What are the limitations of SLT?

Over-reliance on evidence from lab studies (e.g. Bobo doll study)
Underestimates influence of biological factors (e.g. gender/hormone differences)
Difficulty demonstrating cause and effect (difficult to prove direct cause of correlation)


What are the key assumptions of the biological approach?

All human behaviour has a biological origin, so to fully understand human behaviour we must look at our biological structures (e.g. genes, brain, nervous system, neurochemistry)
All thoughts feelings, thoughts and behaviour have a n underlying physical basis


What are the key methods of the biological approach?

(Scientific!) fMRIs, EEGs, twin studies, adoption studies, biological testing of hormone and neurotransmitter levels


What is heredity?

Some characteristics can be passed on from generation to generation through the genes. This is the reason offspring often take after their parents


What is the problem with family studies?

We cannot separate shared environment and shared genetics


What are concordance rates?

The extent to which a characteristic is shared between twins
If a higher concordance rate is found for MZ than DZ twins it suggests that the factor is genetic


What are the two types of twins?

Mono-zygotic: identical twins (MZ)
Di-zygotic: non-identical twins (DZ)


What is an example of concordance rates?

e.g. concordance rates for schizophrenia are 48% for MZ twins and 17% for DZ twins- suggesting that schizophrenia has a strong genetic component


What are genotype and phenotype?

genotype: actual genetic makeup- what genes are possessed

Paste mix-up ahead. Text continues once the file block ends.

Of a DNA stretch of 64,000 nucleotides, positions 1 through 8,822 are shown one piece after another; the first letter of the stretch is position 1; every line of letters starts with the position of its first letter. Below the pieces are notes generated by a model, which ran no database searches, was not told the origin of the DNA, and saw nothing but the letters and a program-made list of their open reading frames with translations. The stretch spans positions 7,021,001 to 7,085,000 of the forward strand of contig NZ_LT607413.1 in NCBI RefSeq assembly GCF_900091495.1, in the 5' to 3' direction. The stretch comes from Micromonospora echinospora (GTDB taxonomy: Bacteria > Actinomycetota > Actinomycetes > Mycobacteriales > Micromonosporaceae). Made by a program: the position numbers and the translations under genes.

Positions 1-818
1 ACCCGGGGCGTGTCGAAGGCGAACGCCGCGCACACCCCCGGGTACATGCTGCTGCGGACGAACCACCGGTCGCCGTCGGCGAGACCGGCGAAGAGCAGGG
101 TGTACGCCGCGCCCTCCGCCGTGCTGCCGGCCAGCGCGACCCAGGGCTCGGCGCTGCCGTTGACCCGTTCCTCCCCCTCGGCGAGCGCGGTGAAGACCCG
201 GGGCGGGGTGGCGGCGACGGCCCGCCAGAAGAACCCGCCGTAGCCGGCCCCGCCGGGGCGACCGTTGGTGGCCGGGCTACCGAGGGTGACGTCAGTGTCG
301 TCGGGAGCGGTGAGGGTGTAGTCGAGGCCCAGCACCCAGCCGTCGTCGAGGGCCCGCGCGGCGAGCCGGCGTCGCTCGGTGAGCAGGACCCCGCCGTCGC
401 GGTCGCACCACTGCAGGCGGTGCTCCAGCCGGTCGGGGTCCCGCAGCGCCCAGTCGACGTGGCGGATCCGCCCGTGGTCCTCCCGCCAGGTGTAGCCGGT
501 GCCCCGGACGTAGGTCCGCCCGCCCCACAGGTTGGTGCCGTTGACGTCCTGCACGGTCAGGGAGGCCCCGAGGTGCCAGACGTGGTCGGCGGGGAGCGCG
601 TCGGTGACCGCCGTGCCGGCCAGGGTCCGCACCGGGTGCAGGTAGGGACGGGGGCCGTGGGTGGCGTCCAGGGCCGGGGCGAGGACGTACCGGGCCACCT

Phenotype: how genes are expressed (what genes are 'switched on' - a result of the environment)


What are some strengths of the biological approach?

Scientific- based in fact
research support (?)


What are some weaknesses of the biological approach?

Heavily reliant on twin studies (which are flawed)


How are twin studies of MZ twins flawed?

The theory is that it excludes environmental factors, however higher concordance rates could be due to the fact that MZ twins look the same, so are more likely to be treated more similarly than DZ twins


What are the 4 key assumptions of the psychodynamic approach?

People are influenced by psychological factors rather than biological or environmental reinforcers.
Unconscious motives and desires determine our behaviour
Personality has three parts
Early childhood experiences determine adult personality


What is the tri-partite structure of personality?

the id, ego and superego


What is psychic determinism?

People are influenced by psychological factors rather than biological or environmental reinforcers
Unconcious forces and drives are inborn and control/determine our behaviour, all we say and do has a cause


What is the unconscious?

The part of the mind that we are unaware of that directs behaviour


How can the unconscious be accessed?

dream analysis or free association, but only with the help of an expert (therapist)


How does the tri-partite structure of personality relate to behaviour?

Behaviour is seen to be a compromise between these three.
A well adjusted person develops a strong ego that can cope with the conflicting demands of the id and the superego


What are defence mechanisms?

unconscious strategies used by the ego to manage the conflicts of the id & superego.
Defence mechanisms such as repression or denial prevent traumatic memories from reaching the conscious and causing anxiety


What is the meaning of psycho-sexual stages?

Each stage has a conflict that must be resolved before the individual can properly advance to the next stage.
Unresolved conflicts lead to fixation where a person leaves energy (libido) behind at a particular stage.
This affects their later adult personality.


What are the psycho-sexual stages and at what ages do they occur?

Oral 0-1 yrs (mouth), Anal 1-3 yrs, Phallic 3-5 yrs, Latency 5-puberty, Genital -begins at puberty